Is there a speed limit on eBikes in the United States?

Are you feeling a need for speed? The federal speed limit for eBikes is 20 miles per hour or less under motor power alone.

The tiered classification system, adopted by many states, also specifies this speed limit. That classification sets 20 miles per hour as the legal limit for Class 1 2 bikes. Class 3 bikes are limited to speeds up to 28 miles per hour.

The federal law acknowledges and allows for eBikes to travel faster when the rider uses a combination of human pedal and motor power. Local speed restrictions may also apply in specific areas.

Although some states have a specific speed limit for electric bikes, riders should also observe the local speed limits when on roads. Although many bikes can reach 30 miles per hour, you should follow the local limits if they are lower in areas such as school zones.

How old do you have to be to ride an eBike?

Age restrictions for eBikes vary from state to state and are often only applicable to Class 2 or Class 3 electric bikes.

It is best to check the laws specific to your state to see age restrictions. Some states require riders to be over a certain age, while other states only have age requirements for certain classes of eBikes, and some states have no age restrictions.

What states enforce eBike registration?

Most states that define eBikes as vehicles or on the same basis as mopeds will require riders to meet the state’s specific registration requirements. States currently requiring eBike registration are Alabama, Alaska, Hawaii, Louisiana, Massachusetts, New Mexico, North Dakota, Wisconsin, and West Virginia.

Which states have helmet requirements?

Within the U.S.A, 25 states and Washington D.C. currently have helmet requirements for eBike riders and passengers. Five states, Connecticut, Maryland, West Virginia, Massachusetts, and Louisiana, require helmets for all ages and across all eBike classes and bicycles.

Electric bicycle helmet laws across other states can be confusing as they are often specific to particular eBike classes or age groups. However, 25 states have no helmet requirements for any class of eBike or riders of any age.

Typically, states which follow the tiered classification system require helmets at minimum for anyone riding a Class 3 eBike. But helmets are often required for younger riders on other bike classes as well.

Most states which require helmets will accept bicycle helmets. However, Alabama requires a motorcycle helmet because it defines every eBike as a motor-driven cycle. While helmets aren’t legally required in all states, QuietKat does recommend helmets for all eBike riders in the interest of eBike safety.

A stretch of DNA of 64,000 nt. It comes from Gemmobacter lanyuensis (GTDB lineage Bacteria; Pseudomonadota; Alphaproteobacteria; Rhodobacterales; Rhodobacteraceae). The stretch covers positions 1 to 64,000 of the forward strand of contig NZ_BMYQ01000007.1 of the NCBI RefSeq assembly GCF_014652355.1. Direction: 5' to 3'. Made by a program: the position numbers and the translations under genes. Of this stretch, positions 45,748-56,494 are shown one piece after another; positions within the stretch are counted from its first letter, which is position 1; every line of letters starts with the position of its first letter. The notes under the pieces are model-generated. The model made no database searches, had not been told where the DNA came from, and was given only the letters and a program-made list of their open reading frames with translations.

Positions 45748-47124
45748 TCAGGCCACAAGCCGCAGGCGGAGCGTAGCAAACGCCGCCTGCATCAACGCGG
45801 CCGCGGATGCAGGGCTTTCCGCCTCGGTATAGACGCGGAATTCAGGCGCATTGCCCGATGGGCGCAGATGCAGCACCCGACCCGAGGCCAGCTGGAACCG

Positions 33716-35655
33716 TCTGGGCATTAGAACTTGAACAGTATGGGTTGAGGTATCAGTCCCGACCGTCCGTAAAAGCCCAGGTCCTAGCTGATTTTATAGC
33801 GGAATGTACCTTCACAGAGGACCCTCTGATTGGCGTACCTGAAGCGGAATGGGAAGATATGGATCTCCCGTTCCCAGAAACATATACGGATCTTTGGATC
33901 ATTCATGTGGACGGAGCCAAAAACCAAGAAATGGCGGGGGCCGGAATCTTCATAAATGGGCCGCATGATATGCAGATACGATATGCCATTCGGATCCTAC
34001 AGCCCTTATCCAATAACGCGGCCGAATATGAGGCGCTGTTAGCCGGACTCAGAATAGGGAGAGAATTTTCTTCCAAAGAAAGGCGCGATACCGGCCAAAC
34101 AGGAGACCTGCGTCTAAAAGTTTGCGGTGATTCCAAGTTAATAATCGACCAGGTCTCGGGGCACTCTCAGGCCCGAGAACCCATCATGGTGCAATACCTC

Helmet laws by age

Around half the states in the U.S currently require children to wear helmets on eBikes at least until they reach a certain age. Helmet regulations most commonly apply only when the rider is under 21, but usually specifically for riders under 14 or 16. Around half of the states in the U.S. require children and teenagers to wear helmets, although we recommend that all children wear helmets even if not legally required.

Delaware, Florida, Maine, North Carolina, Tennessee, Virginia and Maryland, and Montana require any eBike Rider or their passenger under 16 years of age to wear a helmet.

Indiana, Kansas, Kentucky, and New Mexico require anyone under 18 to wear a helmet when on an electric bicycle.

Other states differ on the age up to which they require helmets. Oklahoma has a helmet law for anyone under the age of 19. In New Jersey, all bike riders under 17 must wear a helmet. In West Virginia, bike riders under 15 must wear a helmet and, in New York, bicycle riders under 14 are required to wear a helmet. In Louisiana and Pennsylvania, riders under the age of 12 must wear a helmet.

What states require a license to ride an eBike?

In States where eBikes are classified as mopeds or scooters, they usually require licensing and registration. Alabama, Alaska, Massachusetts, Missouri, New Mexico, Wisconsin, and North Dakota currently require a license to operate an eBike. States using the three-tiered classification system usually exempt electric bikes from registration, licensure, or insurance requirements.

Do I need insurance to ride an eBike?

States which consider eBikes as distinct from motor vehicles do not require the insurance requirements that standard motor vehicles are subject to.

Several states see eBikes as motor vehicles akin to mopeds and require the same license and registration requirements. However, most of those states do not require eBike insurance. Although driver’s insurance is rarely needed, you may wish to add your electric bike to your home and contents insurance to protect against theft or damage.

Where can I use my electric bike?

Each state has different rules about eBike access, and federal land rules also vary.

Roads, sidewalks, and bike paths

Delaware, Iowa and Nebraska, and Vermont all define electric bicycles as on-par with bicycles. Therefore eBikes can operate on any trails and paths where bicycles are allowed. Hawaii’s law does not have any specific restrictions on where e-bikes can be used.